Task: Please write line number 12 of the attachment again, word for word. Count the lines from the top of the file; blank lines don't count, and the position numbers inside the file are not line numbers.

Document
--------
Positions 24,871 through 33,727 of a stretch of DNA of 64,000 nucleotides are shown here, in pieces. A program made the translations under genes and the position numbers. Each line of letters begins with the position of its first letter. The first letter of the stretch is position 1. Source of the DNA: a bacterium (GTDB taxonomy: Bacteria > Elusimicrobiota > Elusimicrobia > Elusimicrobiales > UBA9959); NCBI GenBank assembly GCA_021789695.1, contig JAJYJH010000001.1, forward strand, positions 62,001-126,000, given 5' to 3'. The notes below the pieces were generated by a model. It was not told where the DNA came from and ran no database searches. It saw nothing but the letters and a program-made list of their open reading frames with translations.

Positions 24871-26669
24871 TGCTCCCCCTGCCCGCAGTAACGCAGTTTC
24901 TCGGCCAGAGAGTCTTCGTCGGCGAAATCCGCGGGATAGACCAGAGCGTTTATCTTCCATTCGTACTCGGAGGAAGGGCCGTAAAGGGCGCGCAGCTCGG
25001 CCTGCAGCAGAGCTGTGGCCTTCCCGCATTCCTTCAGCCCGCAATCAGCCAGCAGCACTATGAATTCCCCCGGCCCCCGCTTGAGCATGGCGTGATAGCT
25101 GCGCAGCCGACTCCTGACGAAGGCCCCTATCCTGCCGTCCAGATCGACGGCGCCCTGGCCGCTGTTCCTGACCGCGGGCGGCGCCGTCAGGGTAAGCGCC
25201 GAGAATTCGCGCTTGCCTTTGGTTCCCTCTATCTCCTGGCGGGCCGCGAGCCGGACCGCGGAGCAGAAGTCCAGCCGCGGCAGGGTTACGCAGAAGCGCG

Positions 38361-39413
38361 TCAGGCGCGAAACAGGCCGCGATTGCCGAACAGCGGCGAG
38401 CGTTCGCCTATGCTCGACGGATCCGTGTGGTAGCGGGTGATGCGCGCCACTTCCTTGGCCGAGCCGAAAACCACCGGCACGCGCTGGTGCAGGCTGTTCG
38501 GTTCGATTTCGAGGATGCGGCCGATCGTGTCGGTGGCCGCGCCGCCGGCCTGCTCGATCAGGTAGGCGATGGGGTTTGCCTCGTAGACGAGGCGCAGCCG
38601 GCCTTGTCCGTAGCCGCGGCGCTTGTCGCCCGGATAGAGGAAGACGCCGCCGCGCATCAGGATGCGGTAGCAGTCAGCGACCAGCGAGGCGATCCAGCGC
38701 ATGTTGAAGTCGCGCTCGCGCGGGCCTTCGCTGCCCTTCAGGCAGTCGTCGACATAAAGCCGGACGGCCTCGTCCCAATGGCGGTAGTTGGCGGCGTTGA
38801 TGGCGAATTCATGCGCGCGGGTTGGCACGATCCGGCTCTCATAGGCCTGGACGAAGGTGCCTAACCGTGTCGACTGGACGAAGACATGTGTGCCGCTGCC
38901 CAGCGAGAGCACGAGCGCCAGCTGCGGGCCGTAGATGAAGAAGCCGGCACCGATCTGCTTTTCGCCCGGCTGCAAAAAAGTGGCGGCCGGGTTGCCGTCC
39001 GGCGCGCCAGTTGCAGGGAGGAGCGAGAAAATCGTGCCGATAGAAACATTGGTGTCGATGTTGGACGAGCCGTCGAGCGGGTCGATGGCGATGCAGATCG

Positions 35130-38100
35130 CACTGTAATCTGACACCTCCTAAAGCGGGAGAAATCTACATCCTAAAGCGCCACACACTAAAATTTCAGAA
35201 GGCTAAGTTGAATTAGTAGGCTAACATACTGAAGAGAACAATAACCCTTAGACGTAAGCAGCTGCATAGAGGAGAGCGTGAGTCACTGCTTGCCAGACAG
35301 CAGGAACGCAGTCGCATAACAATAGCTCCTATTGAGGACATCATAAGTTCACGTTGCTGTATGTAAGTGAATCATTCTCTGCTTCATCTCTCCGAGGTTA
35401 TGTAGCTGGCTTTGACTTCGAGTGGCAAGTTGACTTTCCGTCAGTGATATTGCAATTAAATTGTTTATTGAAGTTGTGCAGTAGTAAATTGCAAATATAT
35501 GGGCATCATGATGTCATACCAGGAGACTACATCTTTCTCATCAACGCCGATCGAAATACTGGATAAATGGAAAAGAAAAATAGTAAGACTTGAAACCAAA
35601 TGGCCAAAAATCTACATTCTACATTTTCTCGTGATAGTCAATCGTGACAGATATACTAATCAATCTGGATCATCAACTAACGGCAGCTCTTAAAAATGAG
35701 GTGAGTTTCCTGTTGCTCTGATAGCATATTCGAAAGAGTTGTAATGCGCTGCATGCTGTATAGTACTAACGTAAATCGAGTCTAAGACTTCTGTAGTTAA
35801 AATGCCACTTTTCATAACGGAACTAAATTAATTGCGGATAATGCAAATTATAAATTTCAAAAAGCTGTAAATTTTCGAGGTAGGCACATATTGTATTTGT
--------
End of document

38601 GCCTTGTCCGTAGCCGCGGCGCTTGTCGCCCGGATAGAGGAAGACGCCGCCGCGCATCAGGATGCGGTAGCAGTCAGCGACCAGCGAGGCGATCCAGCGC